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Lhota and the Old Days

“I am not a tool of Rudy Giuliani,” says mayoral candidate Joe Lhota. But escaping the shadow of America’s mayor may be tougher than he thinks.

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Illustration by Thomas Fuchs  

I like Joe Lhota. How could you not? This is a man who walked into a roomful of reporters after a helicopter trip to the Rockaways to survey Hurricane Sandy damage and blurted, “They sat me right next to an open window. Froze my balls off!” Less charmingly, Lhota, as MTA chairman, once taunted a 77-year-old board member, shouting, “Be a man!” More significantly, though, Lhota’s candor has enabled him to stand up to three tough bosses. He’s a forceful personality, an independent thinker, very much his own man. Yet Lhota’s bid to become the city’s third straight winning Republican mayoral candidate isn’t going to be about only him. It’s going to be a test of the power of the city’s business elite, and of something far more volatile—the legacy of Rudy Giuliani.

Lhota—the family name is Czech—was born in the Bronx and raised on Long Island, the son of an NYPD lieutenant and the grandson of a cabdriver and a firefighter. He followed the great American arc by becoming the first in his family to graduate from college (Georgetown), not to mention business school (Harvard), then setting off to make some money, which in the eighties meant investment banking (CS First Boston, Paine Webber). His wife, Tamra, is a political fund-raiser. She worked for Giuliani’s first, losing race in 1989 and again in 1993; Joe chipped in economic-policy advice to the candidate both times. After Giuliani beat incumbent David Dinkins, he hired Lhota as an economic-development staffer, eventually promoting him to finance commissioner, budget director, and deputy mayor for operations.

Lhota proved smart and indispensable. “When the city was hitting up against its debt ceiling in the late nineties, Joe was the one who came up with the Transitional Finance Authority, and he sold it to people in Albany,” says Randy Mastro, another Giuliani-administration alumnus. “It was a lifesaving thing for the city at the time.” Lhota was also tough and fiercely loyal—necessary traits to thrive in Rudyworld. In 2000, when four cops were acquitted in the shooting death of Amadou Diallo, the Reverend Calvin Butts angrily called on black New Yorkers to protest. Lhota fired back, saying Butts “stokes the flames of hatred.” Mostly, though, Lhota distinguished himself in the Giuliani administration by being a voice of reason; he was the very rare Giuliani official praised in The Village Voice. On the morning of September 11, 2001, it was Lhota who called the mayor with news of the terrorist attack at the World Trade Center. Five years later, Lhota was stricken with lymphoma.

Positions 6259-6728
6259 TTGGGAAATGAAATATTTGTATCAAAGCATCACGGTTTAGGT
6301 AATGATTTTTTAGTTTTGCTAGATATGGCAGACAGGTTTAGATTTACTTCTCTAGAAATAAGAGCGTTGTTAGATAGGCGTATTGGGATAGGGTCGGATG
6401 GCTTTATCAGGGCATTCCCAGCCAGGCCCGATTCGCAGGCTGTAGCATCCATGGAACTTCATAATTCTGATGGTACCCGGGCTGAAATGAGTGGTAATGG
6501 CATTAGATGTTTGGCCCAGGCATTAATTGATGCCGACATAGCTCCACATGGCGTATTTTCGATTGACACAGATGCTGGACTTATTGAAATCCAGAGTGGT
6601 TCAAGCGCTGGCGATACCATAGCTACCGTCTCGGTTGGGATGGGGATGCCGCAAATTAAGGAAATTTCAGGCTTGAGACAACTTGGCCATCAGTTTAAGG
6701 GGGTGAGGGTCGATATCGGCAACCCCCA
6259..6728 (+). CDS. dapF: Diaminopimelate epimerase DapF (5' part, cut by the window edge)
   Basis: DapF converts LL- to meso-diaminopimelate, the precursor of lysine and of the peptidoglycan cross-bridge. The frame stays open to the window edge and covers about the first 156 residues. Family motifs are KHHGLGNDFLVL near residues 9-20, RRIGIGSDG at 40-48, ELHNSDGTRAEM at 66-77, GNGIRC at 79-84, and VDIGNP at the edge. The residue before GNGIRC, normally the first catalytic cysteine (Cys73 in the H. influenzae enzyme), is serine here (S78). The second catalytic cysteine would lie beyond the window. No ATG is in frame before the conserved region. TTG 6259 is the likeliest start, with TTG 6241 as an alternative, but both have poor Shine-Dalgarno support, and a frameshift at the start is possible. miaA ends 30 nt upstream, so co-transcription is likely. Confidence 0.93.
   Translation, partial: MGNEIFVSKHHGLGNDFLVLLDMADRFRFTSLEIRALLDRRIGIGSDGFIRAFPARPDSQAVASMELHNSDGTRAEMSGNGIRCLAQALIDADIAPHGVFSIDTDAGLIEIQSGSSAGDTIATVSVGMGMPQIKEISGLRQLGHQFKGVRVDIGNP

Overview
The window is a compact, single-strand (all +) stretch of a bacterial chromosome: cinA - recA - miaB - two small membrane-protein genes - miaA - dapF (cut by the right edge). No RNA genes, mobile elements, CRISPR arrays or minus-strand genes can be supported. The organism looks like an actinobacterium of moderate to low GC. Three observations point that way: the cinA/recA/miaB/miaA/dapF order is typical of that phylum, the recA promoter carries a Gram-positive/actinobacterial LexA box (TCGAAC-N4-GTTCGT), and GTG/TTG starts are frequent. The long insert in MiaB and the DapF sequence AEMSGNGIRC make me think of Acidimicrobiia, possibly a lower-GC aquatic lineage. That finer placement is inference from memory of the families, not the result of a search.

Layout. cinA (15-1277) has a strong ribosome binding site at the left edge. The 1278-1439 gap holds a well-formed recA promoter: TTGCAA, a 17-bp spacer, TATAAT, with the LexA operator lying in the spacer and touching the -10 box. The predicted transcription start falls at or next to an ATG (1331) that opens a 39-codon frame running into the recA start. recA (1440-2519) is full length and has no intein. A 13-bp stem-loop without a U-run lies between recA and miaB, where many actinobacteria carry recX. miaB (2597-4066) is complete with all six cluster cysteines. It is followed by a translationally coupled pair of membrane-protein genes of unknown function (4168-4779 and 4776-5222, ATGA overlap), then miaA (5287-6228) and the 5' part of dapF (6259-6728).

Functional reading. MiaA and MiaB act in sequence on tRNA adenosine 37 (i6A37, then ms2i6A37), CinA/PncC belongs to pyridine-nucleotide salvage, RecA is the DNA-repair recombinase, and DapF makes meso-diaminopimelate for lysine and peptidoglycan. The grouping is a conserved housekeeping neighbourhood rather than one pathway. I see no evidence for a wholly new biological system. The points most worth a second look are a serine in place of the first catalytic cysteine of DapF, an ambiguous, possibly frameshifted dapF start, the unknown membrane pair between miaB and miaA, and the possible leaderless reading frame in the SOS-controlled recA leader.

By then he was back in the private sector, working as a senior executive for Jim Dolan, first at Cablevision and then at Madison Square Garden. When Andrew Cuomo was elected governor in 2010, Lhota made it known he’d be interested in running the MTA. Lhota had been untangling the agency’s finances; when Hurricane Sandy hit, drowning the subway system, it turned him into an unlikely celebrity. Getting the trains back up and running generated business-community interest in Lhota as a candidate for mayor—though he’d been mulling a run since last summer.

For Giuliani, there are clear upsides to a Lhota bid: It makes him a force in city politics again, gives him a way to embellish his mayoral legacy, and lets him try to one-up Mike Bloomberg by creating the next mayor. Giuliani has been overeagerly promoting a Lhota run, talking it up in a front-page Times story and in a New York 1 interview. Lhota insists that he, not ­Giuliani, is in charge this time. “Look,” he tells me, “when I went to Rudy and said I was going to run—not ‘Should I run?’—his first response was, ‘You sure you want to do this?’ I had to convince him.”

Lhota’s most recent former boss, Cuomo, could play a more subtle role. The governor was thrilled with Lhota’s eleven-­month tenure at the MTA and would have been happy to see it continue—but he didn’t try to stop Lhota from leaving. “Andrew would like the next mayor to be more cooperative than Bloomberg,” an Albany insider says. ­Lhota’s camp is already spinning his connection with Cuomo as a possible benefit, smoothing the historically contentious city-state relationship.

More intriguing is the way the business class has nudged ­Lhota into the fray. Restless members of the city’s finance and real-­estate Establishment have been searching for a more conservative challenger to the field of left-of-center, career-politician Democrats. The most appealing option, Police Commissioner Ray Kelly, resisted the pleading. But the search kept going, fueled as much by the desire to play kingmaker as by dismay at the prospect of a Mayor Quinn, De Blasio, Thompson, or Liu. Among the recruiters have been Ken Langone, the Home Depot co-founder; Dick Grasso, the former New York Stock Exchange president; Mort Zuckerman, the Daily News publisher; and real-estate titans Stephen Ross and Steve Roth.


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